The effects of new quinolones on the immune system have been mainly studied in vitro. Despite some conflicting results due to variations in study methodologies, certain conclusions can be drawn. Clinically relevant concentrations of most quinolones seem to have no direct effect on isolated immune parameters such as phagocytic cell functions, lymphocyte proliferation, immunoglobulin production, gamma-interferon secretion and bone-marrow progenitor cell proliferation. In contrast, the production of certain cytokines (IL-1, IL-2) and colony stimulating factors by stimulated lymphocytes and splenocytes is enhanced in the presence of clinically achievable concentrations of the drugs. IL-2 production is also enhanced when higher concentrations of quinolones are added to stimulated lymphocytes. However, most other functions such as IL-1 and TNF production, and proliferation of lymphocytes and bone marrow progenitor cells are inhibited in vitro by concentrations of quinolones exceeding 50 μg/ml. In vivo studies on immunomodulatory effects of new quinolones are few and are generally in agreement with the in vitro findings. Only very high dosages administered to experimental animals cause suppressive effects, while therapeutic doses are usually not associated with measurable alterations in immune functions. Recent reports on stimulatory effects of therapeutic doses of ciprofloxacin on bone marrow myeloid progenitor cells in irradiated, neutropenic mice, warrant further investigations in experimental animals as well as in neutropenic and bone marrow transplant patients treated with the new quinolones.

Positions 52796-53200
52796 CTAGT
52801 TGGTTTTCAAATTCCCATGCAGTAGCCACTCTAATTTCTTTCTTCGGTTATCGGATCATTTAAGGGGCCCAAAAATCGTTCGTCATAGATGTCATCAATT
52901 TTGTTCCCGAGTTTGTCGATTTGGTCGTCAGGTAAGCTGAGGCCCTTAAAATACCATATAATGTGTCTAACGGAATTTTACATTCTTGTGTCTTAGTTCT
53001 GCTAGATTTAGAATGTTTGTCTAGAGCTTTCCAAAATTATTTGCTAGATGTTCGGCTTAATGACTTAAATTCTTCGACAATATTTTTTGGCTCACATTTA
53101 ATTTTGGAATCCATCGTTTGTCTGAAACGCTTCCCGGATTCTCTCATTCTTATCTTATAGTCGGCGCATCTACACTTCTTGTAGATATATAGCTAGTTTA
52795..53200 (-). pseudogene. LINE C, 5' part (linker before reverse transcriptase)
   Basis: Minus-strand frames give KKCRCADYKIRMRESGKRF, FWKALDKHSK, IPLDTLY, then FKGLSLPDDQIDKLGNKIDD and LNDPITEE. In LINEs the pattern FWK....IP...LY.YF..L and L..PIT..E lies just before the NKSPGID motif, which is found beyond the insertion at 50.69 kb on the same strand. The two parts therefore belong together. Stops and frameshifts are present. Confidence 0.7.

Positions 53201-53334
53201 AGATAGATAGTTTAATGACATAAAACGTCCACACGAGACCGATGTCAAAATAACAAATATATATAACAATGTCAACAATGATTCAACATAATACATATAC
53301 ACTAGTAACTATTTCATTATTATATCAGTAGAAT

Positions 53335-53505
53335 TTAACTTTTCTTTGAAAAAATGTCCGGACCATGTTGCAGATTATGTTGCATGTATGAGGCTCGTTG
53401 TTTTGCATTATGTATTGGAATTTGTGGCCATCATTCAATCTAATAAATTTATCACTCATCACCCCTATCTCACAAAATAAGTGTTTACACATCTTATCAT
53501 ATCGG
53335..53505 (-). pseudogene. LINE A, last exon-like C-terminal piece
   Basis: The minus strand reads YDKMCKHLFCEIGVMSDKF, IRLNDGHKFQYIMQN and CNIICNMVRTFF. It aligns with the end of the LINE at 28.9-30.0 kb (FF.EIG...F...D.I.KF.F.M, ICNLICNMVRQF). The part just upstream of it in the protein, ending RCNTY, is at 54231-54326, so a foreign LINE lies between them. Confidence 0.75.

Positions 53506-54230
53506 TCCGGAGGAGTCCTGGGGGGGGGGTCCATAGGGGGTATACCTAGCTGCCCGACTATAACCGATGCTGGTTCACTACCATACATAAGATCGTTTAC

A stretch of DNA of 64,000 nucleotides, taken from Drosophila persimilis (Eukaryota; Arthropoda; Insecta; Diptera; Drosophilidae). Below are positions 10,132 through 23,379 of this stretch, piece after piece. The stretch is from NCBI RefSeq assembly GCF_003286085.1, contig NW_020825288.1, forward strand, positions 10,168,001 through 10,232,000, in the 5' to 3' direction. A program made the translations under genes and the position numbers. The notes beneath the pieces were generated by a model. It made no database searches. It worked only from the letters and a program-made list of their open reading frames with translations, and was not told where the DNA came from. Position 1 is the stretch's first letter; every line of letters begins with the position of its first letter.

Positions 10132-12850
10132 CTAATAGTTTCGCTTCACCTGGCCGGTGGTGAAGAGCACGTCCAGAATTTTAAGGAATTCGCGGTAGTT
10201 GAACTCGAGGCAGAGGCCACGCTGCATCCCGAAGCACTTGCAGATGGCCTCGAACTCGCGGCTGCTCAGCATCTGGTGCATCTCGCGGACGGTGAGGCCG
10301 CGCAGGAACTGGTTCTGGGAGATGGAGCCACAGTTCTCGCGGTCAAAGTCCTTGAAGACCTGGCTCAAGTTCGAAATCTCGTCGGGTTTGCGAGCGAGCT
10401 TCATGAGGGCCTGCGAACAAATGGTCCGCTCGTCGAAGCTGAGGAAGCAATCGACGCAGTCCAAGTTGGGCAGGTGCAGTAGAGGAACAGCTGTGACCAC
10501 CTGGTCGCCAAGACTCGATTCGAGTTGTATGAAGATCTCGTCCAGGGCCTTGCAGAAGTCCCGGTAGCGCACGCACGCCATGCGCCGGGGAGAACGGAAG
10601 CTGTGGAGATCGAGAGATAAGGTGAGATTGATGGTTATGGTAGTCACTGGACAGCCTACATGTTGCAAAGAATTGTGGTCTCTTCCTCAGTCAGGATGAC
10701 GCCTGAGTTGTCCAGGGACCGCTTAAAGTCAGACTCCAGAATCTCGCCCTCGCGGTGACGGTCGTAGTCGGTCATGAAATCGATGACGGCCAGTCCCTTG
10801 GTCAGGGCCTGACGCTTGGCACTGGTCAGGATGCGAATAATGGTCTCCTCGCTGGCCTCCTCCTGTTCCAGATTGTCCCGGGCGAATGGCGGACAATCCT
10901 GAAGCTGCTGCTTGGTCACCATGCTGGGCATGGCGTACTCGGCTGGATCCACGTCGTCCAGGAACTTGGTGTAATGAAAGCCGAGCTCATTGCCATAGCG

|Number of pages||5|
|Journal||European Journal of Clinical Microbiology and Infectious Diseases|
|State||Published - Apr 1991|